The Holy Trinity of Wholesale: Profit, Inventory Turns, and Customer Service

Wholesale buyers know profit, inventory turns, and customer service levels are inextricably linked. Buyers also understand—or should understand—that it’s a tricky balancing act to have high levels of all three.

  • To increase profitability, you need to increase customer service levels in your inventory management system. You also need to decrease the amount of inventory on-hand for various SKUs.
  • To increase customer service levels, there needs to be excess inventory on hand, which lowers profitability.
  • Buyers can intentionally reduce inventory in order to increase profitability, but reducing inventory results in lower customer service levels and the increase in deliveries can wreak havoc at receiving.

In an ideal world, buyers would know the optimal amount of inventory needed to maintain profitability and customer service level goals across the board. Before the 1960s, buyers could only leverage experience and knowledge of their customers’ purchasing habits to “predict” demand. Obviously, this left a lot of room for error. Once IBM introduced the revolutionary Wholesale IMPACT replenishment solution in 1962, everything changed.

Optimizing replenishment is a core function of any purchasing and inventory management system worth its salt today. Yet, we still see many buyers using outdated technology or in-house solutions to manage the company’s most important and largest asset: inventory. By the end of this blog, you will see why it’s imperative to have a robust purchasing system in place for your buyers.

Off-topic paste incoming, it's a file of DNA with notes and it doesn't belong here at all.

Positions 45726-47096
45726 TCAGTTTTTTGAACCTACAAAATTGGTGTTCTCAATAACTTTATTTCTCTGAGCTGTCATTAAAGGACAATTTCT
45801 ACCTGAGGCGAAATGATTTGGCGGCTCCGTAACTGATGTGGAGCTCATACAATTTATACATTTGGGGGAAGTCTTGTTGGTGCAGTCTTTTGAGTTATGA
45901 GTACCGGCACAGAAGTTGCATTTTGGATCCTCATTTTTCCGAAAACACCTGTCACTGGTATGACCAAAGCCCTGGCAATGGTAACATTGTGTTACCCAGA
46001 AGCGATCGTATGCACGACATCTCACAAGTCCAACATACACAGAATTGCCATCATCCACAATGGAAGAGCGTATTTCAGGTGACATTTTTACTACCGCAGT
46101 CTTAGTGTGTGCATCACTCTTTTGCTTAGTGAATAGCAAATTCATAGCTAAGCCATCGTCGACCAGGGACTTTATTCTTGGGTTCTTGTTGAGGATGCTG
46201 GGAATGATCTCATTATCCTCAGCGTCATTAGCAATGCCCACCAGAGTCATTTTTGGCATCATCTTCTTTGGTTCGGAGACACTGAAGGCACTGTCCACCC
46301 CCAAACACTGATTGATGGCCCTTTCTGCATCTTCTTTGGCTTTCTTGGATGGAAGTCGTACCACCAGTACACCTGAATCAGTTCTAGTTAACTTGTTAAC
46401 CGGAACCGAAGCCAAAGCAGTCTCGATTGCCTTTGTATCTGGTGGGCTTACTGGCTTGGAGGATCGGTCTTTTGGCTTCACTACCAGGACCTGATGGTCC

Finding the Right Balance Between Inventory and Customer Service

What is considered competitive as an overall service level goal varies greatly by industry. In some sectors 85-90 is competitive, whereas in other sectors you and your competitors are fighting in the 99.4 to 99.6 range. To achieve this, buyers need to place highly accurate replenishment orders that not only meet demand, but take vendor constraints, lead times, promotional data, and a myriad of other factors into account. That isn’t possible without a powerful purchasing tool because there are too many factors to keep track of manually, and demand always fluctuates.

What buyers often end up doing is setting one service level target for all SKUs in each group. These groups are usually using ABC rankings based on demand levels. This is not optimal, as one item might be most profitable at a 99% service level, but 6 others might be more profitable at 95% or 92%. To hit a consistently high overall service goal, replenishment orders should be tailored to the most profitable level for each SKU at each location.

Shifting Environmental Factors Disrupt Balance

Without a good inventory management system in place, wholesalers and retailers may struggle to find the right balance between inventory, service levels, and profit. In recent years, unpredictable demand, supply chain disruptions, and high inflation are making it even more challenging.

I have recently spoken with some of our food wholesaler clients about how they can reduce their inventory while:

  1. Higher inflation is driving forward buying.
  2. Demand levels are still beyond pre-pandemic levels.